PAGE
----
From the Editor: Savannah Nelson
Six months ago, I worried for my future. I woke up every day for weeks, stressed and concerned; though I had been hired as Editor in Chief, it was uncertain if the Sentry would continue to exist. A large chunk of my identity— including my job, work ethic, legacy, and passion to give this school a voice—was suddenly a ballot issue; it was left up to a student body referendum to decide where I, and the newspaper I ran, would be in the next year.
I wondered how, since CU Denver doesn’t have a journalism program, I would continue on my career path if our paper shut down its operations. For some time I wondered if I made a mistake, by focusing on a single passion. My classes have been writing and media-centric, my internship was at a newspaper, and honestly, I passed up average-paying jobs in order to pursue this much more modest choice. Sometimes, after hours of campaigning to #SaveTheSentry, I would lock myself in my car to squeeze in a quick cry and wonder how anyone could overlook how much of an effect this paper has on people’s lives.
This past weekend, I remembered those frustrations and fears. I was in Washington, D.C., at the Associated Collegiate Press National Media Convention, listening to Bob Woodword address a room of college journalists, myself included. “You have the hammer,” he said to a packed auditorium, “and it’s called the First Amendment. Use it. Use it for change.”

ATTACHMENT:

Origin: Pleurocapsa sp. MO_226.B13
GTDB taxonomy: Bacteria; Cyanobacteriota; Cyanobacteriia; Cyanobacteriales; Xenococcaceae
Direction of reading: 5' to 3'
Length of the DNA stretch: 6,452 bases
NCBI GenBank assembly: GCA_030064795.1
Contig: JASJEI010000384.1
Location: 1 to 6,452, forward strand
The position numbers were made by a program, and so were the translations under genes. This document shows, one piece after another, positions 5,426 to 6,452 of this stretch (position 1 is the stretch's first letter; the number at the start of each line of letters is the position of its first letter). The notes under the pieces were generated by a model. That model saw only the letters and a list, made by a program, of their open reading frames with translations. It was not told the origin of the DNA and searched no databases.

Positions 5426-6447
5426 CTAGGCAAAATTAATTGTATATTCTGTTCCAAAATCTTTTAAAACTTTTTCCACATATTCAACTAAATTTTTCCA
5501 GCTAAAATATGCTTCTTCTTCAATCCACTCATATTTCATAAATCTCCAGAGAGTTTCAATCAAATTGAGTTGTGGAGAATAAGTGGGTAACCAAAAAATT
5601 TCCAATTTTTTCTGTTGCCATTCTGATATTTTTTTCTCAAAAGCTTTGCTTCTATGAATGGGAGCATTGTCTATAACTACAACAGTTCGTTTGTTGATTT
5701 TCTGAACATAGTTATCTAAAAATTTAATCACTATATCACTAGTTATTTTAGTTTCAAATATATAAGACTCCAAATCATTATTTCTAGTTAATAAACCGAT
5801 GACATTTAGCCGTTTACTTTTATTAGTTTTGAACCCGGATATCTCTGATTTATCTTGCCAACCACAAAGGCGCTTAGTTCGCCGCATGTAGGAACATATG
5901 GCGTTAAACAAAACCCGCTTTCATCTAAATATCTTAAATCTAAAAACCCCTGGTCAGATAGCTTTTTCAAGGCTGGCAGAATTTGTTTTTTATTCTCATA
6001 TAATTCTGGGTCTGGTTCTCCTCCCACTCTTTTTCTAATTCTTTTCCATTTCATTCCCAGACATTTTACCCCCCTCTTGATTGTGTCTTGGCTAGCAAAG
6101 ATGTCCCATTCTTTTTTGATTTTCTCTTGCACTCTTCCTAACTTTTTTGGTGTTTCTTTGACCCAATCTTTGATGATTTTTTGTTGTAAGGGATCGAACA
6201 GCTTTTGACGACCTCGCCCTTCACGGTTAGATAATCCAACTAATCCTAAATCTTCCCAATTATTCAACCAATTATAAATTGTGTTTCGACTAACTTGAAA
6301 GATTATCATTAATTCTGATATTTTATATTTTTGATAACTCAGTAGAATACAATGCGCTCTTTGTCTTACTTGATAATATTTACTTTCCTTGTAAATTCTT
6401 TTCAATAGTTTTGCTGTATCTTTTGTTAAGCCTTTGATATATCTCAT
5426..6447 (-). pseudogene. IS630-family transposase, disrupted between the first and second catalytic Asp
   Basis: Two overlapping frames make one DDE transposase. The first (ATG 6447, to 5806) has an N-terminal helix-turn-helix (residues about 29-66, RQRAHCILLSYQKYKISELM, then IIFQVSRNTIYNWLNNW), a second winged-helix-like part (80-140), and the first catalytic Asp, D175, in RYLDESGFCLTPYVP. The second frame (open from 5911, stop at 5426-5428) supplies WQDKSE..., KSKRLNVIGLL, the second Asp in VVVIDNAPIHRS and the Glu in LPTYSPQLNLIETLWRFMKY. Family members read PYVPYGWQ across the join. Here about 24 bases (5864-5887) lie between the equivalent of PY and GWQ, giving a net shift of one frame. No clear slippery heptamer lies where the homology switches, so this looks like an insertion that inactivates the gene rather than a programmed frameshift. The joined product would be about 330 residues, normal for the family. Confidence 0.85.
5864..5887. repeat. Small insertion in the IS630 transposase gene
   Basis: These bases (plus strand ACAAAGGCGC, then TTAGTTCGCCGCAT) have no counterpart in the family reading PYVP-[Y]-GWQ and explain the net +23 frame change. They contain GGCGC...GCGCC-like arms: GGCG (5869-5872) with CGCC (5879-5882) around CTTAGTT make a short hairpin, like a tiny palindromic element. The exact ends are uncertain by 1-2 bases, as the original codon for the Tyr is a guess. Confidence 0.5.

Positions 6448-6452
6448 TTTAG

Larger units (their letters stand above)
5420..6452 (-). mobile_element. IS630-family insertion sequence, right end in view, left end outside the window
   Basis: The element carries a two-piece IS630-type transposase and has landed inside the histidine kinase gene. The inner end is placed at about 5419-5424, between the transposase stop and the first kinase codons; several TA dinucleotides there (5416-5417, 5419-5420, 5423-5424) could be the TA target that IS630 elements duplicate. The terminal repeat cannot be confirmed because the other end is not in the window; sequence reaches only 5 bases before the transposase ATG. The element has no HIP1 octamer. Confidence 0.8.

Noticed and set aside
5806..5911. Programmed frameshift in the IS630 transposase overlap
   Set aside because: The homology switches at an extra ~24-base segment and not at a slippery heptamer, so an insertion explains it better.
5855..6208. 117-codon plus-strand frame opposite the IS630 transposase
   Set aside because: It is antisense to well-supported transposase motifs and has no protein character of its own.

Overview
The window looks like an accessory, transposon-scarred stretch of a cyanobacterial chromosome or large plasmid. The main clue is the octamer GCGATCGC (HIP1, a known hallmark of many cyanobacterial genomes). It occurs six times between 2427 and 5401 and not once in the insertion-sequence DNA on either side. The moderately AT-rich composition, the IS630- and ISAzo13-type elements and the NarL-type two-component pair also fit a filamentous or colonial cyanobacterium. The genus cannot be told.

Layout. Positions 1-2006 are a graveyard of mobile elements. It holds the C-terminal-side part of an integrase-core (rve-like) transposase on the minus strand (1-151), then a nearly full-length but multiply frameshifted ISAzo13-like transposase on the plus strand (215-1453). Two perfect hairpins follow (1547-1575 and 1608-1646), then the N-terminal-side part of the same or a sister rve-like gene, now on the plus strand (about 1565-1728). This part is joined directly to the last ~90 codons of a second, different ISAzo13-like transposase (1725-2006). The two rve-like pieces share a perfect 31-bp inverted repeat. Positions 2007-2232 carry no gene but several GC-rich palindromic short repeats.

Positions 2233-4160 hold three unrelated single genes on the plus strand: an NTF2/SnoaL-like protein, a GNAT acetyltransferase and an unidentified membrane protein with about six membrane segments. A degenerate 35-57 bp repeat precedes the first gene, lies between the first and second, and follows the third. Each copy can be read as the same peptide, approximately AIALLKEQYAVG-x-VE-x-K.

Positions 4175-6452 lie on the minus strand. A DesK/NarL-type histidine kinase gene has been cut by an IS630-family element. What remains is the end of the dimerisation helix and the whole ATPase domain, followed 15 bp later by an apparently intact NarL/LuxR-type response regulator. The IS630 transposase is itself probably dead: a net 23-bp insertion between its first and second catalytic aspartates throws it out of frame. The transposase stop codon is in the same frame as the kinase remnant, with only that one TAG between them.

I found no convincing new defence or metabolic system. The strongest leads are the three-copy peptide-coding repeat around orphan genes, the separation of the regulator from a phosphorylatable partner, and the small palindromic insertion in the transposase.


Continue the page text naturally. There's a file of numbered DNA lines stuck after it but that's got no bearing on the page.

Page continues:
As I rose to my feet, joining a standing ovation for one of the most historic American journalists of all time and my personal hero, I allowed myself to remember last spring. In solidarity with other media shapers of the future, who faced the same kinds of doubt and uncertainty and struggles with their own college newspapers, I felt a tear slide down my cheek. It was more than a surge of inspiration. This became a moment of redemption.
The Sentry not only lives on, but it thrives. Through attending the ACP conference with Managing Editor Morgan Mackey, we established ourselves on a national scale. Not only were we able to give away samples of our newspaper, we networked with young professionals facing the same kinds of issues on their own campuses. We workshopped; we received feedback and critiques. Most importantly, we departed from D.C. with a reinstated pride in the Sentry—what we’ve been through, what we’ve accomplished, and most of all, where we’re going.
From watching the presidential debate at a D.C. bar to hearing Edward Snowden recognize our power as press, this trip proved to be unforgettable. Donna Brazile spoke on sourcework and integrity, and our tour of CBS was informative for career opportunities. Morgan and I only got lost in the city about 15 times, and my nephew murmured in his sleep when I first held him. And while I’m excited to pass on what I learned and happy to continue teaching my staff, I’m most thankful for that fateful week in April, when students said yes to their student voice. The CU Denver Sentry is here to stay.